In the United States, researchers estimate that 40%–50% of all first marriages, and 60% of second marriages, will end in divorce. Researchers have identified the most common causes people give for their divorces. A recent national survey found that the top three reasons given for divorce were: “lack of commitment” (73% said this was a major reason), too much arguing (56%) and infidelity (55%). Divorce is both very personal and all too common. There are many myths about divorce; so individuals, at the crossroads of divorce, may benefit by knowing the research facts and common reasons that people give for divorcing.
Commitment is having a long-term view of the marriage that helps us not get overwhelmed by the problems and challenges day to day. When there is high commitment in a relationship, we feel safer and are willing to give more for the relationship to succeed. Commitment is clearly a factor in why some couples stay together and others divorce. Researchers have identified two elements of commitment. The first is constraint commitment. These are things that keep us in the marriage even if things aren’t going so well; for example: social pressure from family or friends, financial worries, children, religious or moral beliefs about divorce, and fear about the future. Constraints can serve the purpose of keeping us from jumping ship when leaks appear in our marriage, as they always do. The second, stronger form of commitment: personal dedication. This involves a real desire to be together with one’s spouse in the future, a sense of we-ness, or an identity as a couple, not just two individuals. When commitment seems to be fading, it can be helpful to remember the good times in the relationship and to talk about your dreams for the future together.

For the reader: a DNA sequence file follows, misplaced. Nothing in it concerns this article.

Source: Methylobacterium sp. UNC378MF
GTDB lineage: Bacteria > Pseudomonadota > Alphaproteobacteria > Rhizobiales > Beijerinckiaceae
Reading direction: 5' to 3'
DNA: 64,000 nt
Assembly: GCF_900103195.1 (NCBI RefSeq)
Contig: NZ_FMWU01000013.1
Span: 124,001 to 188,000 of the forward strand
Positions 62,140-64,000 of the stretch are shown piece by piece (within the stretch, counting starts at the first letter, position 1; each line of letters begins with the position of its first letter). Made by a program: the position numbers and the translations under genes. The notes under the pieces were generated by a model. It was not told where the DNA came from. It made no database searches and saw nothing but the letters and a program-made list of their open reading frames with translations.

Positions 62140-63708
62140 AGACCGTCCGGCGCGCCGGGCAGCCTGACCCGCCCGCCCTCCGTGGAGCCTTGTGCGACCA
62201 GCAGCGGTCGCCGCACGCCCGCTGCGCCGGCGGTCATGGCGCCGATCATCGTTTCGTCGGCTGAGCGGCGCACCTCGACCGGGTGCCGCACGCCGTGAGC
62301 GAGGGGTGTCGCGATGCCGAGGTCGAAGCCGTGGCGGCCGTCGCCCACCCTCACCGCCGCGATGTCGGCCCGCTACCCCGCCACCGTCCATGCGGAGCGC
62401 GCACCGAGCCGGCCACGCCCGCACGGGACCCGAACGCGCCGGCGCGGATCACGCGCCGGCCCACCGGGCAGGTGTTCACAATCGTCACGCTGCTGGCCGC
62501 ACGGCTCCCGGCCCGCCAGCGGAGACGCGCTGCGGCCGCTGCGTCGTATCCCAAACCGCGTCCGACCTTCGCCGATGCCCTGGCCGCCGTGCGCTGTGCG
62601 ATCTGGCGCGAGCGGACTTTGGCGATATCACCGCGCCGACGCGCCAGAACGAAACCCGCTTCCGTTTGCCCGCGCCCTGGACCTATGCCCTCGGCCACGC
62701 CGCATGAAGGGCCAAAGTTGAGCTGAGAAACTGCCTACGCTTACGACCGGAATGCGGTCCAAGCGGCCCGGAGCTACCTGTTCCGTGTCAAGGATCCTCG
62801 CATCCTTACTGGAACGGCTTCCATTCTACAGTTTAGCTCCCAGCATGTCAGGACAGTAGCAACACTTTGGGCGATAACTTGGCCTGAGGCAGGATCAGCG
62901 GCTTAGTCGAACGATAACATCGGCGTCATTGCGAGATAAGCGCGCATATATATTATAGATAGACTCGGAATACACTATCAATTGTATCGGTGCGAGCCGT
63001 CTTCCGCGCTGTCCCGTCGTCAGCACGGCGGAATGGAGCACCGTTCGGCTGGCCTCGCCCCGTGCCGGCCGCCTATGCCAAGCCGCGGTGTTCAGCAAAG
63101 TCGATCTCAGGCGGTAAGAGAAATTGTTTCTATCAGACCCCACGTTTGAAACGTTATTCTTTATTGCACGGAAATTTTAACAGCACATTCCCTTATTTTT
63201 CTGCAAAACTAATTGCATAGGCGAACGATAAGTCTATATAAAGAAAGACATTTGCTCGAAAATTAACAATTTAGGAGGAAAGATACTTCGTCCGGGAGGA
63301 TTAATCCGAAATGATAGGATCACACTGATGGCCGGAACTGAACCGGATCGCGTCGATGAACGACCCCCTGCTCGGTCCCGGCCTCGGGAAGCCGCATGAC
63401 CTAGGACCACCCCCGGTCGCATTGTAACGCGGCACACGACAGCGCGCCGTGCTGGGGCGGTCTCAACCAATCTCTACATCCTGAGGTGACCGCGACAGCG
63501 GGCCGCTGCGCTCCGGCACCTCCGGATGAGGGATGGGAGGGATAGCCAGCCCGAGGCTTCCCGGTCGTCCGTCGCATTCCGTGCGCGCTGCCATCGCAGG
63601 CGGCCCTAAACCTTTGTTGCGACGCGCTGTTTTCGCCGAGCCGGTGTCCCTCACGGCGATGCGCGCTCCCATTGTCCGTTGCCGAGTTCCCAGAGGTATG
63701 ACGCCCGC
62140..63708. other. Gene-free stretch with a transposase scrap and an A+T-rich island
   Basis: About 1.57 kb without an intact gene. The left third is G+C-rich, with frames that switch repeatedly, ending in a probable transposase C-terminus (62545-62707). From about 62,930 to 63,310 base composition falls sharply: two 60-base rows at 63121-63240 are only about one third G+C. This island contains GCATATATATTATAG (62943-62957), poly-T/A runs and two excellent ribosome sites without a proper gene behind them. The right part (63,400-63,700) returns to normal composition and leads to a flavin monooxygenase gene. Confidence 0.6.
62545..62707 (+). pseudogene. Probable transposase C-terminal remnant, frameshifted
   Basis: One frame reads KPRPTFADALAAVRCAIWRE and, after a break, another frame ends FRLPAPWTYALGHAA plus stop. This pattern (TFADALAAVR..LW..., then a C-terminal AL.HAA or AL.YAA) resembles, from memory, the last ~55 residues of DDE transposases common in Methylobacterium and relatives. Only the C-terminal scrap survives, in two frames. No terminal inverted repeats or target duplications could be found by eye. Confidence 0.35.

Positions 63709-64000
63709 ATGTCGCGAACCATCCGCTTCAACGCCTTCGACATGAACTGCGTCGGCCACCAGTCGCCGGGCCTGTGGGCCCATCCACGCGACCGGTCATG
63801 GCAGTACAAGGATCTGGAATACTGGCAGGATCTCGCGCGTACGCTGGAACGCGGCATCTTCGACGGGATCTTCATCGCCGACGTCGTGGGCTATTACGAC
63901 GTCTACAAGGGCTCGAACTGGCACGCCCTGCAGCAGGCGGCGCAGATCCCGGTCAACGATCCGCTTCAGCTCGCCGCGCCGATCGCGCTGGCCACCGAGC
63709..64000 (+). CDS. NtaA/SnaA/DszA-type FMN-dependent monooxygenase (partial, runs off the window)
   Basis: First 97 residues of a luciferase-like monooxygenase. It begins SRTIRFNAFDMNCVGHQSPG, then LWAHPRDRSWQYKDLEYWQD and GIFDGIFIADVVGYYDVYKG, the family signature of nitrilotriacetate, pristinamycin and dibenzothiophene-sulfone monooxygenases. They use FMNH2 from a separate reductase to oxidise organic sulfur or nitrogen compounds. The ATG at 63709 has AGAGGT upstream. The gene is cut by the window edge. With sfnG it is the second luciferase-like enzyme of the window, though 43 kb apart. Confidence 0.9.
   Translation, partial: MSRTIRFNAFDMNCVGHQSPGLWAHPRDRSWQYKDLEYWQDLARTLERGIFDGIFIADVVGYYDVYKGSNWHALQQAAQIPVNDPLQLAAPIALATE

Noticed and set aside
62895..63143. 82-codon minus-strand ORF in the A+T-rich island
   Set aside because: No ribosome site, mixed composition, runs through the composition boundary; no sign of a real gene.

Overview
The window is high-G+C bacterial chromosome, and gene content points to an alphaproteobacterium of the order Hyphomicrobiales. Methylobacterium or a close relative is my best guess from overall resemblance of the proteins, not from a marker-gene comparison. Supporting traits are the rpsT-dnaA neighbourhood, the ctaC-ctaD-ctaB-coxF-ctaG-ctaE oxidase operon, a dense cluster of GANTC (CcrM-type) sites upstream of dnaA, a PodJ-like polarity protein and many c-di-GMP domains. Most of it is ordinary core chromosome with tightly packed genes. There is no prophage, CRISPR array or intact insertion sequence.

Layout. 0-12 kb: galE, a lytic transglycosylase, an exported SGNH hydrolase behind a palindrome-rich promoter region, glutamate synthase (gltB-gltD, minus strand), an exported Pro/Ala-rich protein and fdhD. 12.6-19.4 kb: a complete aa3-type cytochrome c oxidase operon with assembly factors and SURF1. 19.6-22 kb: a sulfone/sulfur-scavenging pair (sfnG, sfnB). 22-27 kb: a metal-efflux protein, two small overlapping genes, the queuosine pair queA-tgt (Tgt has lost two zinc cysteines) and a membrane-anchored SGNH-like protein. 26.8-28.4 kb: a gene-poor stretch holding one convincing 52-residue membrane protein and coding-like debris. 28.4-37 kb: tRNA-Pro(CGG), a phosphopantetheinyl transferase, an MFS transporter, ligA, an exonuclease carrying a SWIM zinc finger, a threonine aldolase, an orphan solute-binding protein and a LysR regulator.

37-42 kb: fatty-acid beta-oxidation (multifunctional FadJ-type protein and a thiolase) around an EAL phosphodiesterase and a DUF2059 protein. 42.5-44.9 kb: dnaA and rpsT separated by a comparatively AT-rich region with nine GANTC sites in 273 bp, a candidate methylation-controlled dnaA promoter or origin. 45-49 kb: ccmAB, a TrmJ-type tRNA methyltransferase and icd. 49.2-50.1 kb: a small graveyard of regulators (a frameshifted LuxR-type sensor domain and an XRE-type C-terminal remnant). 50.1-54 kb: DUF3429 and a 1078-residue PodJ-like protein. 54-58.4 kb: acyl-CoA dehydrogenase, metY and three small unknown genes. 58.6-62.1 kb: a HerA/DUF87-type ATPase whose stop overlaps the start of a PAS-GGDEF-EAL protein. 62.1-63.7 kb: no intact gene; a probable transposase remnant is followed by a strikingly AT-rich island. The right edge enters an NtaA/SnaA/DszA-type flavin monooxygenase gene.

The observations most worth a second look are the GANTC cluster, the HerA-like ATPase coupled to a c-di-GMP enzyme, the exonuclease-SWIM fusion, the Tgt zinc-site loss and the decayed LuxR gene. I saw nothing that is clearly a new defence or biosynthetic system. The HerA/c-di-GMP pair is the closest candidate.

Arguing can be caused by many things and handled in a variety of different ways. Each person has a contrasting definition of marriage and fighting. I think that people with passion and conviction, fight for their...
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